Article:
9. Maintain Data Documentation: Store up-to-date and comprehensive data documentation in accessible repositories to facilitate use and document quality, utility, and provenance in support of informing key agency questions and meeting stakeholder needs.
  10. Leverage Data Standards: Adopt or adapt, create as needed, and implement data standards within relevant communities of interest to maximize data quality and facilitate use, access, sharing, and interoperability.
  11. Align Agreements with Data Management Requirements: Establish terms and conditions for contracts, grants, cooperative agreements, and other agreements that meet data management requirements for processing, storage, access, transmission, and disposition.
  12. Identify Opportunities to Overcome Resource Obstacles: Coordinate with stakeholders to identify mutually-acceptable cost recovery, shared service, or partnership opportunities to enable data access while conserving available resources to meet user needs.
  13. Allow Amendment: Establish clear procedures to allow members of the public to access and amend federal data about themselves, as appropriate and in accordance with federal laws, regulations and policies, in order to safeguard privacy, reduce potential harm from inaccurate data, and promote transparency.
  14. Enhance Data Preservation: Preserve federal data in accordance with applicable law, regulation, policy, approved schedules, and mission relevance.
  15. Coordinate Federal Data Assets: Coordinate and share data assets across federal agencies to advance progress on shared and similar objectives, fulfill broader federal information needs, and reduce collection burden.
  16. Share Data Between State, Local, and Tribal Governments and Federal Agencies: Facilitate data sharing between state, local, and tribal governments and the Federal Government, where relevant and appropriate and with proper protections, particularly for programs that are federally funded and locally administered, to enable richer analyses for more informed decision-making.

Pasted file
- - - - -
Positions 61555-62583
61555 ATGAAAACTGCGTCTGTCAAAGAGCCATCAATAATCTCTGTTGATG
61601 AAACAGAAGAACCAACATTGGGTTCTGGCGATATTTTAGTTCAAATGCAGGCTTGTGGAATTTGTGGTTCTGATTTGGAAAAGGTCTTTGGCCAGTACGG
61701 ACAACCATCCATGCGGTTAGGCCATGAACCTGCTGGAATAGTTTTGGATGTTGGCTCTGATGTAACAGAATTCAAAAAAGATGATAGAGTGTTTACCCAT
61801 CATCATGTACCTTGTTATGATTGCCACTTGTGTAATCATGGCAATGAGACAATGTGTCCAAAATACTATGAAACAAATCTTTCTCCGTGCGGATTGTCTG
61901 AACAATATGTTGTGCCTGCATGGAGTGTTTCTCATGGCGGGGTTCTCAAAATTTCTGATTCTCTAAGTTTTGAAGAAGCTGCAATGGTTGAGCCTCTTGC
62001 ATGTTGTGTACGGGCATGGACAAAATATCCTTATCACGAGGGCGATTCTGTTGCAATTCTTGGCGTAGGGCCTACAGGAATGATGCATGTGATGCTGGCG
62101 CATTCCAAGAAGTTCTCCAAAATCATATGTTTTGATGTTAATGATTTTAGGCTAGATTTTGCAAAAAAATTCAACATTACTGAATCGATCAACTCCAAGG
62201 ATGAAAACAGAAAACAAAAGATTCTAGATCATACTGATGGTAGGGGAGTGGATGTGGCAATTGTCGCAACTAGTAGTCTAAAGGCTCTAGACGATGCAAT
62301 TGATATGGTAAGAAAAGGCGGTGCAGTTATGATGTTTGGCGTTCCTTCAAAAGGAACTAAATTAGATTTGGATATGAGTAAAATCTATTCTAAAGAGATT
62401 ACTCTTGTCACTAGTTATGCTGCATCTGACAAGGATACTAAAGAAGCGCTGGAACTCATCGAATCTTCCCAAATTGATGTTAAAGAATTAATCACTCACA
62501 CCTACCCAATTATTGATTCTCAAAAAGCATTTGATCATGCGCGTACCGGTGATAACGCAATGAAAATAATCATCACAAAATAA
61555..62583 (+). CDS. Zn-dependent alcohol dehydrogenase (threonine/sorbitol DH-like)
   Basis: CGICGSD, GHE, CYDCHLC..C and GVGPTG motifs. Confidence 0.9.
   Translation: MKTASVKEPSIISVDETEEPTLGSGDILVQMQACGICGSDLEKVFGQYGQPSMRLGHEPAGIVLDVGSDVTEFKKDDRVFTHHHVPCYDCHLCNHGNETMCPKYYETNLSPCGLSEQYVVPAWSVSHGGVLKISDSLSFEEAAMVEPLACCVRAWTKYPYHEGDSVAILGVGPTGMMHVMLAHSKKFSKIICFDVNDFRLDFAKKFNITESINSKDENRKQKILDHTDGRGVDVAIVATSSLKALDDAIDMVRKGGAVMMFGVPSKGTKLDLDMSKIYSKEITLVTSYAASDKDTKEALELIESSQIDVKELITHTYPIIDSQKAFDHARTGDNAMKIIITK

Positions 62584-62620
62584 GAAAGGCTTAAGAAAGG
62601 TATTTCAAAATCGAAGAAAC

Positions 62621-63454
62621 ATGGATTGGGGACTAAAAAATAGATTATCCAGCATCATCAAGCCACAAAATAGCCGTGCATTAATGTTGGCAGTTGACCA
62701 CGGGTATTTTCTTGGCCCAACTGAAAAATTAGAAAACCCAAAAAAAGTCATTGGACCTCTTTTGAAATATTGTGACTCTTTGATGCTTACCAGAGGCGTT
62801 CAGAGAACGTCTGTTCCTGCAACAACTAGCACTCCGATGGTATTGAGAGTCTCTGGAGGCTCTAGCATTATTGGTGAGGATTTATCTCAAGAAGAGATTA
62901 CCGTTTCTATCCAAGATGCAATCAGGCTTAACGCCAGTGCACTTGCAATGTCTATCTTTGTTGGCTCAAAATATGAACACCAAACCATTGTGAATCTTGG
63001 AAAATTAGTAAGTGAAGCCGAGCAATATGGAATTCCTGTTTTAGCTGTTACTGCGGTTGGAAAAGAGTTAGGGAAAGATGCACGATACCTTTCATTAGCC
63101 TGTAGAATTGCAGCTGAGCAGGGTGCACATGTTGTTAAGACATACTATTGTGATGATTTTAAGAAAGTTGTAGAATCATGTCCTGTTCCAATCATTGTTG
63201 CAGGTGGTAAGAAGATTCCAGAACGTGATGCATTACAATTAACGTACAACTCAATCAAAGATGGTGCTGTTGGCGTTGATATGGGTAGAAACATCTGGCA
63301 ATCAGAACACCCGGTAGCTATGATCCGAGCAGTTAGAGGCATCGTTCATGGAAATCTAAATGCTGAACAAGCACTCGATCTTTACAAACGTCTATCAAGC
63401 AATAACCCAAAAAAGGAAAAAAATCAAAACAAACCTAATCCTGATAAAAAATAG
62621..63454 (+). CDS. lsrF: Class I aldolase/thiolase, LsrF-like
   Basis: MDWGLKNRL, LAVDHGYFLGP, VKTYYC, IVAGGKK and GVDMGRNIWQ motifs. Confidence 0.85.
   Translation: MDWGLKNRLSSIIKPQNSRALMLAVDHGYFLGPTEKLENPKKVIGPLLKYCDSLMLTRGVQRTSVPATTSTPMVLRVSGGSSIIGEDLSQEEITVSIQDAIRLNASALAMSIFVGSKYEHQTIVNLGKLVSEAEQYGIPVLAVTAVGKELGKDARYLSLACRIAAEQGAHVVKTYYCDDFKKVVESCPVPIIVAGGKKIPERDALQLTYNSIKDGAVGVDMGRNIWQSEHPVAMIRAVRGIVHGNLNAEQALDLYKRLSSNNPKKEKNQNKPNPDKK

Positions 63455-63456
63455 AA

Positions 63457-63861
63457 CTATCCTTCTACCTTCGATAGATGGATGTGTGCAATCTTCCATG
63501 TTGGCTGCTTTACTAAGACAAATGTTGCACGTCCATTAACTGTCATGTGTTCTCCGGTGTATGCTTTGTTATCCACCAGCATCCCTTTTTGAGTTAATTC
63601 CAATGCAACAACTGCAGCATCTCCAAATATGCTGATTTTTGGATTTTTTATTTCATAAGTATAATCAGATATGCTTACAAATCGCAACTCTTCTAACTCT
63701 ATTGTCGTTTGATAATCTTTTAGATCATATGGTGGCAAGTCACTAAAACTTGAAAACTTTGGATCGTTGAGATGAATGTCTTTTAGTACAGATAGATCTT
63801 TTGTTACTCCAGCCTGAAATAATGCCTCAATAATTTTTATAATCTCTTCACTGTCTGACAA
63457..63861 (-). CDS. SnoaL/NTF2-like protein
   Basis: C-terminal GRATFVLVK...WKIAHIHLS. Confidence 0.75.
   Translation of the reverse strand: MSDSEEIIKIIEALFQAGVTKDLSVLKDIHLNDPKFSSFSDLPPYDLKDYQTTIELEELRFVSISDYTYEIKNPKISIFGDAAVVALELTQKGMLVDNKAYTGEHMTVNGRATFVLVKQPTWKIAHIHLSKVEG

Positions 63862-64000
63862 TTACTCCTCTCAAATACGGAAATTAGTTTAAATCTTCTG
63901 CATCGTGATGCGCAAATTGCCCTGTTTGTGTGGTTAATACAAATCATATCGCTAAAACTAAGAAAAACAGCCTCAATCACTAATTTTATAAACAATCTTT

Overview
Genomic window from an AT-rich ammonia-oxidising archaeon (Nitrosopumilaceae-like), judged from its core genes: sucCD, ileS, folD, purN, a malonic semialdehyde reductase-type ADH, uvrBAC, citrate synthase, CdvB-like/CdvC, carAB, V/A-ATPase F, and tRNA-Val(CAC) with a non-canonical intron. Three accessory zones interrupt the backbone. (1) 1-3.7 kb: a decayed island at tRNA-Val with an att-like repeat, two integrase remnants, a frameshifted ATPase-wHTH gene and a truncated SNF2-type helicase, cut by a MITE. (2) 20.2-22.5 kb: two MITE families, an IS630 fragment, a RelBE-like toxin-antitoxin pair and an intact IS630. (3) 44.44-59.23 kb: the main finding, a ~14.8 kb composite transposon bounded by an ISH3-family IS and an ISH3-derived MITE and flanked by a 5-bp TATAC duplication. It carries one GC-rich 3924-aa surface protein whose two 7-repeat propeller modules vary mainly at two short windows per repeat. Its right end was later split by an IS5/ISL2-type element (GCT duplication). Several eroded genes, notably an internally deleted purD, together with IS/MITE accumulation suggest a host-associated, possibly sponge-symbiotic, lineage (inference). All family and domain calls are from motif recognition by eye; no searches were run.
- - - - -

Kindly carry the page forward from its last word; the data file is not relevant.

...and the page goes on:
Promoting Efficient and Appropriate Data Use

Practices 27-40 derive value from data by providing access to data resources, promoting appropriate use of data resources, and providing guidance on approaches for data augmentation. Access to data resources includes Practices related to sharing data assets, including open data and tiered access to protected data, disclosure review, and interoperability of federal data. Use of data resources includes Practices related to data documentation, emerging technologies for protecting confidential data, and federal data expertise. Data augmentation includes Practices related to data quality, metadata standards, and secure data linkage. Agency leadership and practitioners within programs will be key to these activities, many of which involve working across agencies and with experts across industry. Agencies shall:

  1. Increase Capacity for Data Management and Analysis: Educate and empower the federal workforce by investing in training, tools, communities, and other opportunities to expand capacity for critical data-related activities such as analysis and evaluation, data management, and privacy protection.
  2. Align Quality with Intended Use: Data likely to inform important public policy or private sector decisions must be of appropriate utility, integrity, and objectivity.
  3. Design Data for Use and Re-Use: Design new data collections with the end uses and users in mind to ensure that data are necessary and of high enough quality to meet planned and future agency and stakeholder needs.
  4. Communicate Planned and Potential Uses of Data: Review data collection procedures to update and improve how planned and future uses of data are communicated, promoting public trust through transparency.